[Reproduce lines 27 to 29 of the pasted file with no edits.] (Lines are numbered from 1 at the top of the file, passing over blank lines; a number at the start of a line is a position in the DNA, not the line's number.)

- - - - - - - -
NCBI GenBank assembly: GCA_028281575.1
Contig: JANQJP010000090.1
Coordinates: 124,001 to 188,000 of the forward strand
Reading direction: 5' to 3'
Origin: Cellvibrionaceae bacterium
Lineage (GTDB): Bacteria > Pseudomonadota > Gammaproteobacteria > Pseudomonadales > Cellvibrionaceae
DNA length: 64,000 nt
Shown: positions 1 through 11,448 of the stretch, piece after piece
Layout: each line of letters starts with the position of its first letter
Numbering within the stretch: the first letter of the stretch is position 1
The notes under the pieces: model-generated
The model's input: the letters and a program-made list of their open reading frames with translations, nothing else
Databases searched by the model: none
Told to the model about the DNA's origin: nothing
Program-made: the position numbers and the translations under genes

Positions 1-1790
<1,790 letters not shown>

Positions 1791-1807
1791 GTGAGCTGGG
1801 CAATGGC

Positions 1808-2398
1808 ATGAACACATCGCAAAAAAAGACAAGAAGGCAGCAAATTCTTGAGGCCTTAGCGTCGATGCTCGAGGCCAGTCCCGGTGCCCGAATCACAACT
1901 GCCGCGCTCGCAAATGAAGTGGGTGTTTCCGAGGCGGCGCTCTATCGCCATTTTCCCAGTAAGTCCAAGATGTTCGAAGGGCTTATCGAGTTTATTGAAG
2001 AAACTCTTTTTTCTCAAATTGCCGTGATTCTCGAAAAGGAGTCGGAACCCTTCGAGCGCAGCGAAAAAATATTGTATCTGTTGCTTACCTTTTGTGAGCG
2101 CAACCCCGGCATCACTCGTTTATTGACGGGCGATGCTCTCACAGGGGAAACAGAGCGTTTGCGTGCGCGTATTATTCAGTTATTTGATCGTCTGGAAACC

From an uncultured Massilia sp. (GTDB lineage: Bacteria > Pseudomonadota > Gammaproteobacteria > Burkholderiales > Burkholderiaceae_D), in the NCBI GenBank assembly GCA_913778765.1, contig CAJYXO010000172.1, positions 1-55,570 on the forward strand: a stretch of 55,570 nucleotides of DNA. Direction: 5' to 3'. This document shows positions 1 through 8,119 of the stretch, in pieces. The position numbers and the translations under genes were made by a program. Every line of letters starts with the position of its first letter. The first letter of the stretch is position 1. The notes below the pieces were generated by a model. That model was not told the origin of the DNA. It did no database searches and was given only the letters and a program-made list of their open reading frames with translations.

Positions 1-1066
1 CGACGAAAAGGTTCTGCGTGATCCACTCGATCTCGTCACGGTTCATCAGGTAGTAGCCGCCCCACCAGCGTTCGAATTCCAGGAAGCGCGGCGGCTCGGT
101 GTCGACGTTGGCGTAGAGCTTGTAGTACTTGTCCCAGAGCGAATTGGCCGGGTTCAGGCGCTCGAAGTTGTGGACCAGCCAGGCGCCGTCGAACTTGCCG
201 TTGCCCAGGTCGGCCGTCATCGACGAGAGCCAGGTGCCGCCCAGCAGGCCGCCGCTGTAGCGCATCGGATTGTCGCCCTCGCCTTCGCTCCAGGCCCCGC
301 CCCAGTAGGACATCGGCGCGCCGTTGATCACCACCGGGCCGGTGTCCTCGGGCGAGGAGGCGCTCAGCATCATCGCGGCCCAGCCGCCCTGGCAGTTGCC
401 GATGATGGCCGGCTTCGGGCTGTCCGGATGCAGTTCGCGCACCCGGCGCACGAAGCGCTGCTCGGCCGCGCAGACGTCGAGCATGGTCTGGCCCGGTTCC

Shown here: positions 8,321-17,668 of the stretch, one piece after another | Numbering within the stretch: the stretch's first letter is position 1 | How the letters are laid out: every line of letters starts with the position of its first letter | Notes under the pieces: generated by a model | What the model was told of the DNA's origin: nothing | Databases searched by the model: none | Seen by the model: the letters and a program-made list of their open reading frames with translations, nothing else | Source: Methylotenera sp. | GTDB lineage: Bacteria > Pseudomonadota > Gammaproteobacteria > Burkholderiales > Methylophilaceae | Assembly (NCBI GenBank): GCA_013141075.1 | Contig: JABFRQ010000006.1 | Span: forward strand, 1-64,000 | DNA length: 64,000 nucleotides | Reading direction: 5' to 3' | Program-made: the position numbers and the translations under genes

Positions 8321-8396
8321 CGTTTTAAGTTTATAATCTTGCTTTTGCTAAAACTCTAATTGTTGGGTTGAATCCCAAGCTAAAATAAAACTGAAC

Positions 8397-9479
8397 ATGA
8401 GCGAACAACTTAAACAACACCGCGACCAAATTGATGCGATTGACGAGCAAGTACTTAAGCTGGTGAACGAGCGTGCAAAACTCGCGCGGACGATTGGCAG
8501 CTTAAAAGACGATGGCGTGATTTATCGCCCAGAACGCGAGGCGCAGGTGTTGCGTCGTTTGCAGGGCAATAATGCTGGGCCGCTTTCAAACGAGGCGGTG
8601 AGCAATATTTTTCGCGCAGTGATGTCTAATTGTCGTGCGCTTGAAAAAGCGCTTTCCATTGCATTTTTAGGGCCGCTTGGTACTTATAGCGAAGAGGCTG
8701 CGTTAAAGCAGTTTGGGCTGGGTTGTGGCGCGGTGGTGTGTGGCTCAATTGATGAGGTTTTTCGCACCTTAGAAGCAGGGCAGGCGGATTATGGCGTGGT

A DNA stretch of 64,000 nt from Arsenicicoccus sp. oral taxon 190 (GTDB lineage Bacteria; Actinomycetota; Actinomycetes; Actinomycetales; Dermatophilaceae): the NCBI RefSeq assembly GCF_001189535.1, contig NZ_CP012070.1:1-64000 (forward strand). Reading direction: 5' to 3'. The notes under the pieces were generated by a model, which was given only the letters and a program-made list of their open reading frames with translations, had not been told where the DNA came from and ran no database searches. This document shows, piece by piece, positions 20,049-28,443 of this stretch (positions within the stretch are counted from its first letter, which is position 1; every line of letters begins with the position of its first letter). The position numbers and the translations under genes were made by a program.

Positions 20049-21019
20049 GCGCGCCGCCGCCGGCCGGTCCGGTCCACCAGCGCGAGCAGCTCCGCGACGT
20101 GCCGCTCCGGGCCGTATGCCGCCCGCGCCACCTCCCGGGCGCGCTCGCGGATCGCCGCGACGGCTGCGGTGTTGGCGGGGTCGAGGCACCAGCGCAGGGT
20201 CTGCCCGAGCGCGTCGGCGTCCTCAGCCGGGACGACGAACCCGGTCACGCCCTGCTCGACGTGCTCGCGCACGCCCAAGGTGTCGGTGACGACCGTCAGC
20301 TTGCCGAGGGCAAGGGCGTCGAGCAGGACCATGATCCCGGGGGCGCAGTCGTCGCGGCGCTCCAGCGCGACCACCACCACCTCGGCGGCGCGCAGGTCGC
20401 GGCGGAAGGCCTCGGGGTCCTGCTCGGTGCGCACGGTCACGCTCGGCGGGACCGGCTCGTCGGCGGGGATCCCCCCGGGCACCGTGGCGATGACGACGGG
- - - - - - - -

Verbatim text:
Positions 1-1066
1 CGACGAAAAGGTTCTGCGTGATCCACTCGATCTCGTCACGGTTCATCAGGTAGTAGCCGCCCCACCAGCGTTCGAATTCCAGGAAGCGCGGCGGCTCGGT
101 GTCGACGTTGGCGTAGAGCTTGTAGTACTTGTCCCAGAGCGAATTGGCCGGGTTCAGGCGCTCGAAGTTGTGGACCAGCCAGGCGCCGTCGAACTTGCCG